HSTS Pre-Load

The HSTS Pre-Load system has already ridden to our rescue. If you are using a modern browser (which has connected to the internet in recent months) it will be impossible for you to connect to in an insecure manner; even if you type in the URL with HTTP. This is thanks to the HSTS Pre-Load header.

The HSTS Pre-load list ( is managed by the Chromium project (related to Google Chrome). Website owners can submit themselves to the list for pre-loading into browsers. Once pre-loaded a browser (or User Agent to give it the proper term) will only ever connect to a site using HTTPS, this closes the door to the MITM attacks I mentioned earlier.

There are several hoops to jump through to become HSTS Pre-loaded, and it isn’t for the faint-hearted. If you become pre-loaded and then stop serving a valid HTTPS certificate for any reason, then your website may become inaccessible to everyone until their User Agent (UA) is updated to remove your site (which could take a very long time).

How do you enable HSTS?

HSTS is simple to enable, and you don’t have to pre-load. You can just indicate you wish a UA to use HTTPS for visits it makes over a period of time.

Strict-Transport-Security: max-age=60

The above snippet is the HSTS header; it can be set in most web-server environments. It indicates that the server wishes to be communicated with securely for the next 60 seconds! Not overly useful; but you get the idea. You can set it for any period of time you wish: 10 minutes, a day, a week, the next six months, it is up to you.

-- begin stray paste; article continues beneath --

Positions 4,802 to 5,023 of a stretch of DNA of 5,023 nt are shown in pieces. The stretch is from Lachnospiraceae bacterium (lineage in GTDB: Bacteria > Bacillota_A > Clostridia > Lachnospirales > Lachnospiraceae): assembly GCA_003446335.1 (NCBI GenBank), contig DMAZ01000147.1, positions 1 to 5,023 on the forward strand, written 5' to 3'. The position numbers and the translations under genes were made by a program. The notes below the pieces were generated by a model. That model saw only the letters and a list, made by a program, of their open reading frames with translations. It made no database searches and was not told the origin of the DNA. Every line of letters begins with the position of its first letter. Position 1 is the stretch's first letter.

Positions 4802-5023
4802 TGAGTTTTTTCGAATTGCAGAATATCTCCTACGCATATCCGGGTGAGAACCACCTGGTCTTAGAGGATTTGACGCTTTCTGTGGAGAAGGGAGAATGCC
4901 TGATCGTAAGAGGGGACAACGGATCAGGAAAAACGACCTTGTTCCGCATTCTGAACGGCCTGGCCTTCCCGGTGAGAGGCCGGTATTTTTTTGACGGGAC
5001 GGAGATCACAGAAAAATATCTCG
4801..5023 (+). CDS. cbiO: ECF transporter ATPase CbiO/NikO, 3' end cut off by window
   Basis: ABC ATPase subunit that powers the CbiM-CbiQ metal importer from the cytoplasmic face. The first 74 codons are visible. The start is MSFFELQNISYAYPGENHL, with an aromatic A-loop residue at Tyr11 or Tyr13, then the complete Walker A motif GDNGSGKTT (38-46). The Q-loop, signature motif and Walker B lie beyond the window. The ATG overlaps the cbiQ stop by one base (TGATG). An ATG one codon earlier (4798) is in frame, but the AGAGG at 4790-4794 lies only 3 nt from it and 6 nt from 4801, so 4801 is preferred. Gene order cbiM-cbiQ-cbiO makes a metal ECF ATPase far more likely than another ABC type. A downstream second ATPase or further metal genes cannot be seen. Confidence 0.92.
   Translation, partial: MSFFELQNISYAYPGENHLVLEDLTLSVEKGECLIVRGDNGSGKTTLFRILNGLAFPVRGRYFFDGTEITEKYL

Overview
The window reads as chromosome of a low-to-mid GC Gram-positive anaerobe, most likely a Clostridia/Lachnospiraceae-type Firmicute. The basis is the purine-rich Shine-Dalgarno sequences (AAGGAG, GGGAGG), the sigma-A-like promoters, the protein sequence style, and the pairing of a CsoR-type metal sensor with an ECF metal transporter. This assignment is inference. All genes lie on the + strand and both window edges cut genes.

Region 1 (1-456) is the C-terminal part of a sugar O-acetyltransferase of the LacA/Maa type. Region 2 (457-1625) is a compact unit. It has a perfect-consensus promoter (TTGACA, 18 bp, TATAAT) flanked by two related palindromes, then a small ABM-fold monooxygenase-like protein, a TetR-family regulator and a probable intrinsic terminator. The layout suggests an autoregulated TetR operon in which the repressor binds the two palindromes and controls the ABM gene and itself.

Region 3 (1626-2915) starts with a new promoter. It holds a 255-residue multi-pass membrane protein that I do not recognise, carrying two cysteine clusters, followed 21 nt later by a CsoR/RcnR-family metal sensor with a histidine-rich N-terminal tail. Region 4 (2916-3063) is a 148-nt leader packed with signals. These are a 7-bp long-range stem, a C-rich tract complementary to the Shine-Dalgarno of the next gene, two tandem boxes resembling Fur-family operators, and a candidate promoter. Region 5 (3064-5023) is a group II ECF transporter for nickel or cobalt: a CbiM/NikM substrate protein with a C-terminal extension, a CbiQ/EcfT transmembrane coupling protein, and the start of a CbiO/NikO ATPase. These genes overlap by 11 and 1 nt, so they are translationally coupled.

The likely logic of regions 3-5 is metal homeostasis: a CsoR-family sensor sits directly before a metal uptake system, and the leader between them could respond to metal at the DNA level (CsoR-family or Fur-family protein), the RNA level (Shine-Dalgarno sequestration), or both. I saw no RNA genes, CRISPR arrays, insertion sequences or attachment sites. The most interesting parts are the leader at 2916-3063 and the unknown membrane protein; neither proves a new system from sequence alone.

Strict-Transport-Security: max-age=60; includeSubDomains

The includeSubDomains flag instructs the browser to talk securely with any subdomain of your site (such as or

Strict-Transport-Security: max-age=600; includeSubDomains; preload

The preload flag indicates that the site wishes to be included in the HSTS Pre-load list. REMEMBER this can be dangerous if you don’t always serve a valid HTTPS certificate; use with caution. In effect preloading is a one-time thing; once you are on the list that is it, being removed is not quick or easy and requires you to contact the chromium group manually.

How do I pre-load?

To be pre-loaded you must ensure your website puts forward the HSTS header in a particular way and serves a few other instructions:

  1. You must have a valid HTTPS certificate for the domain, and all sub-domains you wish to use (all of them, not just ones you wish to protect with HSTS).
  2. All HTTP traffic must be automaticity redirected to HTTPS.
  3. All subdomains, especially the www subdomain, must be served over HTTPS.
  4. The HSTS header must be served with a max age of at least one year, include subdomains, and the preload flag.

When you have covered all of the above visit the pre-load project and submit your site for inclusion at Remember, it is a one-way street.

Want to know more?

Subscribe to my RSS feed and keep an eye out for future articles in the series, or if you can’t wait to check out one of these:

The Series

  1. Is HTTPS Everything?
  2. HTTPS is just the tip of the sword

The header image for this post comes from Alex Martinex via, cheers Alex!